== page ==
Sunday, January 10, 2016

Links & Reviews

Wow, aside from all the conferences this felt at first like it was a somewhat quiet week, but when I started putting this together I realized just how wrong that impression was!

- Missed this announcement in December: Alberto Manguel has been appointed director of the National Library of Argentina.

- The New York Public Library released 180,000+ digitized items as high-resolution downloads, with various changes to the NYPL Digital Collections website intended to "facilitate sharing, research and reuse." This announcement, and rightly so, earned much praise this week. See also good coverage from NPR and the NYTimes.

- A round of eighteen awesome CLIR Digitizing Hidden Special Collections and Archives grants was announced this week: they include a project to digitize the Gabriel Garcia Marquez archive at the HRC, a website to aggregate Philadelphia-area medieval manuscript images, a cross-museum collection of field notes, and much, much more.

- Rebecca Rego Barry was on WAMC this week to talk about Rare Books Uncovered.

- NPR's Susan Stamberg covered the big First Folio Tour for NPR this week.

- Over at Past is Present, an excellent post on the conservation treatment process recently carried out on the AAS's 1709 Bay Psalm Book.

- The Getty is digitizing early books illustrated with photographs from its collections.

- From Erin Schreiner on the NYSL blog, "New York Needs a History of Reading."

- Britta Lokting, writing at Forward, asks "What's Next for Valmadonna Judaica Trove After Record-Shattering Sale?"

- There's a neat new Omeka presentation of 17th-century Newcastle-upon-Tyne bookseller William Corbett's shop.

- Speaking of Bay Psalm Books: Swann has announced that a previously unknown seventh edition (Boston, 1693), with some truly excellent provenance, will be part of their sale on 4 February. See the lot description, with photos. The estimate here, $30,000–40,000, seems a bit low to me ...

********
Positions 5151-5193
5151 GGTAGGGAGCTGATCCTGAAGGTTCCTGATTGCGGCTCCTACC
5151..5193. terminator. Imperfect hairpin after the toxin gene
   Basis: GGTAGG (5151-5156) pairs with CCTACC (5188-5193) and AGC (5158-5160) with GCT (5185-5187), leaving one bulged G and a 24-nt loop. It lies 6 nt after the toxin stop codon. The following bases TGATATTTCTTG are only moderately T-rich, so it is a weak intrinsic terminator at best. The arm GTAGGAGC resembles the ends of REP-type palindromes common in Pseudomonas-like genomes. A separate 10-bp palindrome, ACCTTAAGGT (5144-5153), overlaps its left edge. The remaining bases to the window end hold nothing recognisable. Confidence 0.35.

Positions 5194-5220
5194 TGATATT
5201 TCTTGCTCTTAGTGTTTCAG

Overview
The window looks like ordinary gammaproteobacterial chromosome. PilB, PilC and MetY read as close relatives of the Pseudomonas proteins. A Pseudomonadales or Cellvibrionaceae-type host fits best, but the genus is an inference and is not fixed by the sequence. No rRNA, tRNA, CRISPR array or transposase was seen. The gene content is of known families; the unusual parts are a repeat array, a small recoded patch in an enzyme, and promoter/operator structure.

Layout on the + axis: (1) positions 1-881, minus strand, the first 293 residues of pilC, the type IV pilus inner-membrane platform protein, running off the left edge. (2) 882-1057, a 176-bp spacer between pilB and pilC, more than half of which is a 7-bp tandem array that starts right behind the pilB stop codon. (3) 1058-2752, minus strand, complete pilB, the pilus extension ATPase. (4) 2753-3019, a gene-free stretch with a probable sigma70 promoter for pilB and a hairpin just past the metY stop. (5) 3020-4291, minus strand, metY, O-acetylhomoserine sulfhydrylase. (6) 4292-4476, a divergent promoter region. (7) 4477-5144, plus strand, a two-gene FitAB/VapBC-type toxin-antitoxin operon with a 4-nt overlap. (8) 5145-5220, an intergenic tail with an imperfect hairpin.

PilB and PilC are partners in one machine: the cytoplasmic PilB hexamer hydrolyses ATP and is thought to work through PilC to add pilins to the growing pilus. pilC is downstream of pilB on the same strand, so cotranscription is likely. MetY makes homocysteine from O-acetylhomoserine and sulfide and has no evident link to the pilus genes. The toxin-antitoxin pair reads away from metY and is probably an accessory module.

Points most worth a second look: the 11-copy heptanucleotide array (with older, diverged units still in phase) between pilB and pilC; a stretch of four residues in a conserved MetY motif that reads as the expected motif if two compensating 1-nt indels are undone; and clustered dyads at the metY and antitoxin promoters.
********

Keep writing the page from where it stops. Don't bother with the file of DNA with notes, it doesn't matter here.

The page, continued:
- Another Pirie sale acquisition announcement: the State Library Victoria acquired four lots (containing 33 English Civil War pamphlets) for inclusion in their Emmerson collection.

- And over at The Collation, Elizabeth DeBold has the first in a series of posts to highlight the Folger's Pirie sale purchases.

- Tim Martin reports for The Telegraph on the Royal College of Physicians exhibit about John Dee's library.

- Jim Kuhn has been appointed associate director and Hobby Foundation Librarian at the Harry Ransom Center.

- In the NYTimes, William Neuman reports on recent work on Incan khipus, including a recent discovery of several khipus in situ at an Incan storage facility.

- Over at The Alchemy Website, see "A modern alchemical hoax exposed." Extremely odd indeed.

- New York City mayor Bill de Blasio has announced a fairly extensive plan to digitize some 2.8 million boxes of municipal records.

- At LitHub, Samantha Hunt offers up "A Brief History of Books that do not Exist."

- In slightly more annoying news, the Authors Guild announced that they will appeal the Google Books ruling to the Supreme Court.

- Paul Collins was on BBC Radio recently discussing the wonderfully zany book Plotto.


- Shaun Greehalgh's A Forger's Tale; review by Jeff Taylor in TNR (more art forgery primer than review, but interesting anyway).

- Kate Loveman's Samuel Pepys and his Books; review by Lena Liapi at Reviews in History.

- Eric Nelson's The Royalist Revolution; review by Heather Schwartz at Common-place.

- Tom Holland's Dynasty; review by Michiko Kakutani in the NYTimes.

- Justin Peters' The Idealist; review by Michael Schaub in the LATimes.

- Scott Hendrix's Martin Luther and Andrew Pettegree's Brand Luther; review by D.G. Hart in the WSJ.

No comments: